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British Gas Business Case for Apprenticeships


British Gas provides gas servicing and installation products to 3.3 million customers every year. In order to meet growing customer demand the British Gas Engineering Academy recruits circa 450 apprentices per year.

British Gas calculated the business benefits of apprenticeships as:

Increased competitiveness
Without new recruits and their ideas the business would be too inward looking and unable to compete in a modern society. A high-skilled approach and efficient processes generate increased profits and add value to the customer relationship.

Higher productivity
The link between training and higher productivity is accepted within the business. Research carried out in 2001 highlighted that Apprentices on the in-house training programme are on average 25% more productive and qualify three months sooner compared to externally trained engineers.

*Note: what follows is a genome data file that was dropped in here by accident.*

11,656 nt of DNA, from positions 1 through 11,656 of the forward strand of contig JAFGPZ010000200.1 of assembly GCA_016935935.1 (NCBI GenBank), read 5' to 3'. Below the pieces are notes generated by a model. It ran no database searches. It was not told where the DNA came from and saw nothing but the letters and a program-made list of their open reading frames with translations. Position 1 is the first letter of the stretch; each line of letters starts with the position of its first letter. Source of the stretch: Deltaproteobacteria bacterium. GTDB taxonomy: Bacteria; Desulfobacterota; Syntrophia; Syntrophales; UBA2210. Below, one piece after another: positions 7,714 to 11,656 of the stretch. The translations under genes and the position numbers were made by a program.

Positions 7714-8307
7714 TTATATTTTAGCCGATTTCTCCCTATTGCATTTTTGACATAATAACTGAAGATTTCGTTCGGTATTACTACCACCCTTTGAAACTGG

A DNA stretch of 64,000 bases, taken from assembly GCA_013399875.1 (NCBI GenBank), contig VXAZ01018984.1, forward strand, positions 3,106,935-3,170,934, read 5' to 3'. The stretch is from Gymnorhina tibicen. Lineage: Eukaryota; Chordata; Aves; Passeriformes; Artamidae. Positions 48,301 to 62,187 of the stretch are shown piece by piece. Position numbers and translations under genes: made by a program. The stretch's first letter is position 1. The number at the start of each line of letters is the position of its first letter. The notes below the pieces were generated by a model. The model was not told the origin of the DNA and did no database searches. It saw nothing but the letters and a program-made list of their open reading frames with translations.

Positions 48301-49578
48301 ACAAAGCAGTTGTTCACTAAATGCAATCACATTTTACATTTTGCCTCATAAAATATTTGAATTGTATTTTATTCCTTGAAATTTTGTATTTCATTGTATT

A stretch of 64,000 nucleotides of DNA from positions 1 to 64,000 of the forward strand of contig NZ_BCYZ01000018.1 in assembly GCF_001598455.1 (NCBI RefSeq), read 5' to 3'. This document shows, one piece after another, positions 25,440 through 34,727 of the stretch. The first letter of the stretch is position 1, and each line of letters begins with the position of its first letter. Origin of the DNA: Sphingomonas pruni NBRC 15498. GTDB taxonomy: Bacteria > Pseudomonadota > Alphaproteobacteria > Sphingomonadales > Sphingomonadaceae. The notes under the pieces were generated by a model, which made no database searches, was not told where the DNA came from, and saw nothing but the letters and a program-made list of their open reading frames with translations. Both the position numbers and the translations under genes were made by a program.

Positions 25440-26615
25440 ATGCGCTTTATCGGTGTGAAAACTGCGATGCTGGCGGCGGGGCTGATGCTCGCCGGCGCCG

More efficient use of new technology
Technology driven companies benefit from young people who are exposed to various forms of new technology on the apprenticeship programme. At British Gas, for example, the gas servicing engineer is linked remotely to the business with regards to the automation of his work allocation administration. From a business perspective, the continuous introduction of new technology improves work planning processes and customer relationship management. This in turn leads to a better customer service.

Higher quality of work
The calibre of apprentices and their training is reflected by the high retention and achievement (circa 95%) and this is subsequently demonstrated by the high quality of work provided to the customer.

Increased staff retention
The apprenticeship programme has high retention rates (95%). This gives British Gas a competitive advantage in a tight labour market by reducing its training and recruitment costs (annual wastage rates of ca. 5 % are very low).

Potential for career progression
Internal succession management at all levels of the organisation is crucial to the survival of the business. The supervisory element of advanced apprenticeship training provides the foundation for management roles and career progression. Over 90% of gas servicing and installation managers originally trained as apprentices. The annual succession rate is 1.5%.


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